A Survey of Current Issues
Edited by Tom Tietenberg and Henk Folmer
Chapter 1: The Incidence of Pollution Control Policies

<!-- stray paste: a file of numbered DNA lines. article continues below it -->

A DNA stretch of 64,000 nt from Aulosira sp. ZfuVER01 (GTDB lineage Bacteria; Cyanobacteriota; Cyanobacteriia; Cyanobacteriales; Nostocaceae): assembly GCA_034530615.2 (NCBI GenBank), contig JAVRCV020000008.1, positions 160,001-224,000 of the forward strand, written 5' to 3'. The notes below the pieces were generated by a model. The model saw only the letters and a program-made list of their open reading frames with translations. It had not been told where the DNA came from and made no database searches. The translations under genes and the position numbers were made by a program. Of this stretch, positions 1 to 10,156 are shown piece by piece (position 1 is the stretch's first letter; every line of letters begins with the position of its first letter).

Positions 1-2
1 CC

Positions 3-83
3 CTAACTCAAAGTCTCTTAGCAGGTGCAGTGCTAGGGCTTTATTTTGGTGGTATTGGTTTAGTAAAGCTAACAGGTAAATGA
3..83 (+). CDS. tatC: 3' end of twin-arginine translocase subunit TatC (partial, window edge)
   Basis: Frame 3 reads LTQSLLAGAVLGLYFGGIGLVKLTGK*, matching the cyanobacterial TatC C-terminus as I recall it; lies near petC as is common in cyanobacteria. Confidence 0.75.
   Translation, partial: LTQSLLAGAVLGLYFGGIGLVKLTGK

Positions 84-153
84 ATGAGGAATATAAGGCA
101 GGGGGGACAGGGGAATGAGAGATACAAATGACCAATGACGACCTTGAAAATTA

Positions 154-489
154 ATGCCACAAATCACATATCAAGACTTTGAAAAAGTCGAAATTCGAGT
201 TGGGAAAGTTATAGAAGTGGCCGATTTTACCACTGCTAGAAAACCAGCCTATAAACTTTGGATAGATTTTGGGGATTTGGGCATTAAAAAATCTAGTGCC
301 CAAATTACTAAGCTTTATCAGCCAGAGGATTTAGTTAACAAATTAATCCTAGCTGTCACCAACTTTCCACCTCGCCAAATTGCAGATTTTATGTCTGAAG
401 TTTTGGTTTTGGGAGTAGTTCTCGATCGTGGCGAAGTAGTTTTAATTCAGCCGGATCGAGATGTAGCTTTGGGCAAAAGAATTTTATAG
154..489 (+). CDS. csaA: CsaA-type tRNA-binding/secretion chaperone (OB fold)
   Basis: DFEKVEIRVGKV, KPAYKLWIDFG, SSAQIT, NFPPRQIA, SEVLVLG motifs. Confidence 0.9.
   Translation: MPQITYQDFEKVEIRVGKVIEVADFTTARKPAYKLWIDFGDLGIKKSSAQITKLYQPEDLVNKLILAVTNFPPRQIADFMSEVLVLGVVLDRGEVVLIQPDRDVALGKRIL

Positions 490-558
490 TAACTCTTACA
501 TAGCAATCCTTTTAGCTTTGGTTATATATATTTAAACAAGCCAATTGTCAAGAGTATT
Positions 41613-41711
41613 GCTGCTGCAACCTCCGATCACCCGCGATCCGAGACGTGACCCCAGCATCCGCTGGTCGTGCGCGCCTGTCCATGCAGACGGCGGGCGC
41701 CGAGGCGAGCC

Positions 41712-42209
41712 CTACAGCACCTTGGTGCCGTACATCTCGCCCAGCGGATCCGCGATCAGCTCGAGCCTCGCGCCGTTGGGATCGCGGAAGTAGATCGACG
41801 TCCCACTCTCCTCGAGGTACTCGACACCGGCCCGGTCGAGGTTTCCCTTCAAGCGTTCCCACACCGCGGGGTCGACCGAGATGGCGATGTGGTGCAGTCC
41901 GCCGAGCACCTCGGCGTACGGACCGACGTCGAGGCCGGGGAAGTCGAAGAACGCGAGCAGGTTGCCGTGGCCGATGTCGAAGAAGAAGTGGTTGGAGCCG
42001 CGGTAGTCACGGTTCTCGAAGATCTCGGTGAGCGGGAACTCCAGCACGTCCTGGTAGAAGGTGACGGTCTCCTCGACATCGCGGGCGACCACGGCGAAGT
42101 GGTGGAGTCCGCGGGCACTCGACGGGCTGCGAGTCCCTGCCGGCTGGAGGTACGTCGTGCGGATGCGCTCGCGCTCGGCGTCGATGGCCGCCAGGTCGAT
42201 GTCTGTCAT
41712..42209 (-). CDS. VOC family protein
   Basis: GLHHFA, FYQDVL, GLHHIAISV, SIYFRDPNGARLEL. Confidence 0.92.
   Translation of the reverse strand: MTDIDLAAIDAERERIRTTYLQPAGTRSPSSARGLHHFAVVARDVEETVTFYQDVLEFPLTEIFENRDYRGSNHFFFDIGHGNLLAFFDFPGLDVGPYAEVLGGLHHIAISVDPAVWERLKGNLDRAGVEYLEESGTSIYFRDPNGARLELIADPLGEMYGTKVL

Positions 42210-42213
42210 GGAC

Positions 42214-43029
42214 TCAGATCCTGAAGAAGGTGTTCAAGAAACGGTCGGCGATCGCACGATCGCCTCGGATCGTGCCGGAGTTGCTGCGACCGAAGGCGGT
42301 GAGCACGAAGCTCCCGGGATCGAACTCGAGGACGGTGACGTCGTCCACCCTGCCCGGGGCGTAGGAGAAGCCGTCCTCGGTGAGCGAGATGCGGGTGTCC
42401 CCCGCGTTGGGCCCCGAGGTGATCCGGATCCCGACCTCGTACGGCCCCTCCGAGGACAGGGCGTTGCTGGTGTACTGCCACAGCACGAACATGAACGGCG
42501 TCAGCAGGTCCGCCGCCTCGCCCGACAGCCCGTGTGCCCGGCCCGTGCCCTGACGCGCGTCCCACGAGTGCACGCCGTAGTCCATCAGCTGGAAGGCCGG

* Ian W.H. Parry, Hilary Sigman, Margaret Walls and Roberton C. Williams III 1. INTRODUCTION Economic evaluations of pollution control policies have traditionally focused on pure eﬃciency eﬀects – either a comparison of their economic costs and environmental beneﬁts, or a comparison of their costs relative to those of alternative control policies (e.g., Cropper and Oates 1992, Morgenstern 1997, Hahn 2005). However, the distribution of policy costs and beneﬁts across households and ﬁrms is receiving increasing attention among researchers and policymakers.1 One reason is concern about whether a policy is ‘fair’ or not. Another is political feasibility – a policy justiﬁable on eﬃciency grounds may be impractical if it imposes a disproportionate burden on a politically inﬂuential group. Often the two are critically related; for example, political opposition to higher fuel taxes, carbon taxes, or other emissions taxes in the USA is frequently based on the claim that such taxes fall most heavily on low-income groups. The purpose of this chapter is to summarize what is actually known, and not known, about the incidence of beneﬁts and costs from pollution taxes, and alternative emissions control measures, across household income groups. Distributional issues have many diverse dimensions and we omit a number of topics, some of which have been comprehensively reviewed elsewhere. We do not discuss racial incidence. Evidence on this is discussed in Hamilton (2005); the main ﬁnding is that, in addition to income, other factors such as lack of participation in local decision-making explain...
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